3. says

    Raising kids as a single mother perhaps has the latent advantage of forcing the parent to be a little more “French” in outlook. There is no choice to but to carve out one’s own identity because there are so many hats to wear. A little bit of mothering by neglect.

    At least this has been true for me and my kids. I wonder if I would have been the same kind of mother in a two parent family?

    The downside of being a single mom though is that I probably beat myself up more for my own “bad parenting”. In that respect I wish I was a little more French. Not to mention the wine and great food…

    • BigLittleWolf says

      I do indeed think we beat ourselves up more when we do it on our own, Abby. And if I may generalize, the availability of extended family to assist is a little bit more likely in Europe, if only by proximity if not cultural preference. That means there’s a bit of time off occasionally, and also, others whose counsel (and experience parenting) you trust.

      And yes, all that great wine and food… :)

      Delighted you stopped by to read and comment.

  4. says

    Oh BLW, how good would that ‘BLW Tour of Paris’ be?! I better start saving now.

    As to the socioeconomic and cultural differences, dare I say, it might come down to a tax reform 😉 ? We are paying upwards from 30%. What are the people in France paying? (my desktop is broken or I’d look it up myself).

    • BigLittleWolf says

      Sorry Di. I wish I could “net it out for you” in some simple fashion, but then I would be doing what everyone tries to do (and fails? and oversimplifies?) – comparing apples to oranges, though – yes – we’re talking fruit.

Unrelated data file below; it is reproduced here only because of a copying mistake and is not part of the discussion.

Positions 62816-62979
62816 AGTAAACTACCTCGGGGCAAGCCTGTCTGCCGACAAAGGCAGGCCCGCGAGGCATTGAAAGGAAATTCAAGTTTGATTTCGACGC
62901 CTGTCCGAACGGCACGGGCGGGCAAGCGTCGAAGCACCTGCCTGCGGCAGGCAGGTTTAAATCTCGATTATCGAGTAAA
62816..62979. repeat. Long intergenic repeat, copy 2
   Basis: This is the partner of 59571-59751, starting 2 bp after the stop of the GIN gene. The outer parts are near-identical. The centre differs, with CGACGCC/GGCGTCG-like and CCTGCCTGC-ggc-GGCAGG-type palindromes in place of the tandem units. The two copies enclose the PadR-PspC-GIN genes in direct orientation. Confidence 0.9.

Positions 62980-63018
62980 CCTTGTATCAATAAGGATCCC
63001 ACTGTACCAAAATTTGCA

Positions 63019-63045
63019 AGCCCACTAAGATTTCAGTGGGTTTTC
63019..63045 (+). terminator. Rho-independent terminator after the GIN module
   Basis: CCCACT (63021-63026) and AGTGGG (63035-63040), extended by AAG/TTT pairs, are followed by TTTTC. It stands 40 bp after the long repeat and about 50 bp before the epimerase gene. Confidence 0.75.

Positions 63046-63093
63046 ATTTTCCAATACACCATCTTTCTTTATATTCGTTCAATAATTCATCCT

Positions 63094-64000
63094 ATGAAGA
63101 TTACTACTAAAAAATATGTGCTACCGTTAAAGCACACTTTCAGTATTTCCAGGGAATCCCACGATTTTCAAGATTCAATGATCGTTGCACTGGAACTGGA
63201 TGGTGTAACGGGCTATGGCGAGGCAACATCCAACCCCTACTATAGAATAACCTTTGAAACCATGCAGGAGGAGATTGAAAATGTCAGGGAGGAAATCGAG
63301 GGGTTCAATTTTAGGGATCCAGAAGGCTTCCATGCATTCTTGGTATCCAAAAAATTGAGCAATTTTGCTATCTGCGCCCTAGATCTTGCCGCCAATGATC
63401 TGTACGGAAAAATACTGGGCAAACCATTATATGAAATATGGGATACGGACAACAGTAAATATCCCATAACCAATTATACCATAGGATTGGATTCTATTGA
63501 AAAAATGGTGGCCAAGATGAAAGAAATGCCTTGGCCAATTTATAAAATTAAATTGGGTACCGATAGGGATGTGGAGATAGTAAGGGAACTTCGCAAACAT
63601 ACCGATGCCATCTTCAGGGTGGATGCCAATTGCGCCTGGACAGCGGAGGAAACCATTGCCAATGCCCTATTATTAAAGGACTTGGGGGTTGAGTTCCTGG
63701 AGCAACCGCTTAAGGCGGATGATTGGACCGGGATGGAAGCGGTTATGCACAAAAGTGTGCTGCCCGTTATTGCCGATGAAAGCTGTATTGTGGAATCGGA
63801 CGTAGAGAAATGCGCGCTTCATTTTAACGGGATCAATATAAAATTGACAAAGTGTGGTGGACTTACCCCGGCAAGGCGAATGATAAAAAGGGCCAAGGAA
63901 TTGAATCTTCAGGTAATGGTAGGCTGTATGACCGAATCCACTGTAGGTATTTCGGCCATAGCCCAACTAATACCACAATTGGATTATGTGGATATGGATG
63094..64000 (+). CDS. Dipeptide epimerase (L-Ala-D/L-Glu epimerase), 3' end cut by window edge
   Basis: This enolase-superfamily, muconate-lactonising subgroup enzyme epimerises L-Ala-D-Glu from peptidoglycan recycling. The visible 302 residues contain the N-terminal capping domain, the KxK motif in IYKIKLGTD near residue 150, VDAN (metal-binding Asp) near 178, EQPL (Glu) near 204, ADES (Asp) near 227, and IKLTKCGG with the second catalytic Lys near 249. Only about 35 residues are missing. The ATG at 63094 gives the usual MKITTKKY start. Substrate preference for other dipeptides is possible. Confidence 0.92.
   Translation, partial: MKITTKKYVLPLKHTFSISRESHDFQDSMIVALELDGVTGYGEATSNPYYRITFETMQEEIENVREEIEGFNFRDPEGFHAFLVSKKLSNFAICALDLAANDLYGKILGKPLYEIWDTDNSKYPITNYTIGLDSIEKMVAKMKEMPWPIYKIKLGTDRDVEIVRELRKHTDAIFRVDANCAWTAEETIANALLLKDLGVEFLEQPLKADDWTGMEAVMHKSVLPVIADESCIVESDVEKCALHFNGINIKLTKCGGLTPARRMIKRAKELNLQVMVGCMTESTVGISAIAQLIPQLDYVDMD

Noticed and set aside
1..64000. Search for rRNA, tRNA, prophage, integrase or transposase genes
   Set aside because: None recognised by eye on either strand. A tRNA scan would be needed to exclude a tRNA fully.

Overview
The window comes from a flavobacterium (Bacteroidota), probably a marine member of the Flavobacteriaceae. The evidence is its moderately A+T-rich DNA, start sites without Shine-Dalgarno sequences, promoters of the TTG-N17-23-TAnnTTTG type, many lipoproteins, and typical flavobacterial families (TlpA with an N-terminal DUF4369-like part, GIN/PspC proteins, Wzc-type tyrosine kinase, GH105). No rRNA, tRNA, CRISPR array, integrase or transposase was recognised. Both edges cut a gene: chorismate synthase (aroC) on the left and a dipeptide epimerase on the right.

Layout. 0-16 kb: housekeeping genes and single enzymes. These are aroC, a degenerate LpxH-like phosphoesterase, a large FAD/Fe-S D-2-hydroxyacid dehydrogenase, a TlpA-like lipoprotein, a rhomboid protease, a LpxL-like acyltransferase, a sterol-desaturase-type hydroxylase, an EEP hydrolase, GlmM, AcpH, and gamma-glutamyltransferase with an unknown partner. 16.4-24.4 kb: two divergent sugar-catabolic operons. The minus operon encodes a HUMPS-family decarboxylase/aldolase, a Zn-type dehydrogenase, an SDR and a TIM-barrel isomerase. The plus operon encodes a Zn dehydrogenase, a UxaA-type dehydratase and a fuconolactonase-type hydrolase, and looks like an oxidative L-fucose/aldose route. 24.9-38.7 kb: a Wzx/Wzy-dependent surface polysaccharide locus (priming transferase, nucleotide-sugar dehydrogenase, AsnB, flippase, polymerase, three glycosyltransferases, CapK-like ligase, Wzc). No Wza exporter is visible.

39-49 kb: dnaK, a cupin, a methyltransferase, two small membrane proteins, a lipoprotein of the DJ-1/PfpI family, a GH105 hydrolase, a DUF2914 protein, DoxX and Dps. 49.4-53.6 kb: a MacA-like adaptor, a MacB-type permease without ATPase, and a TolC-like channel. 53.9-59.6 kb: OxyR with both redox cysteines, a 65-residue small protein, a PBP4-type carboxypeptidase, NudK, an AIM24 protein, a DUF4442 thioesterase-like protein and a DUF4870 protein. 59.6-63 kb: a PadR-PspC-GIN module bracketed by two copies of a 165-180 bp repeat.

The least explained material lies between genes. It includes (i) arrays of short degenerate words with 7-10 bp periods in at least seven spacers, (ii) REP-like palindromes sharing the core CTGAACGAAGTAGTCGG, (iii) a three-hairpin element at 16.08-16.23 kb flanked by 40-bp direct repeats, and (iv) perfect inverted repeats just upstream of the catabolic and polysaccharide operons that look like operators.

Part of the difficulty is that in the U.S. you may have multi-millionaires (like our presidential candidates?) paying very low rates of tax. (What is Mitt Romeny paying again? 13%? I need to find that figure in the New York Times…)

      Here we are. Romney made $21 million in 2010, and his effective federal tax rate was 13.9%.

      And then you have the average Josephine with mouths to feed who is not even making ends meet, but paying 30% or more (there are state and local taxes as well, depending upon jurisdiction), working crazy hours and multiple jobs. Considerably more, depending upon what amounts you’re counting as taxes.

      And using that 30% as an example, by way of (oversimplified) comparison, additional amounts would include property taxes (for example), which run many thousands of dollars per year, and, for those monies, I am not receiving any health care, any short term disability, any unemployment during periods of layoff, and so on. Not so for the French, and yes, their (approximate) taxes may represent 45 to 50% of their earnings, but they don’t go without medical care, or unemployment benefits, and so on.

      Any political economists care to join the discussion? (Forgive me, Di – I’m trying to find what I can, piecing it together. Not so easy, and not my specialty, clearly.)

      One last item. The point of the mentions relative to French (or Western European) parenting was not only health care, but availability of child care, vacation time as part of the cultural fabric (and again, not dependent upon working for an employer for X number of months or years), and so on.

      We would need to look at and compare a variety of other factors to be more holistic, if possible. For example, productivity, longevity, and quality of life measures to the extent that is possible. I believe that the “Healthy or Unhealthy: A Conversation” post that I referenced may, in fact, provide links to OECD data for a variety of countries, including the Scandinavian countries which tend to score high in these areas.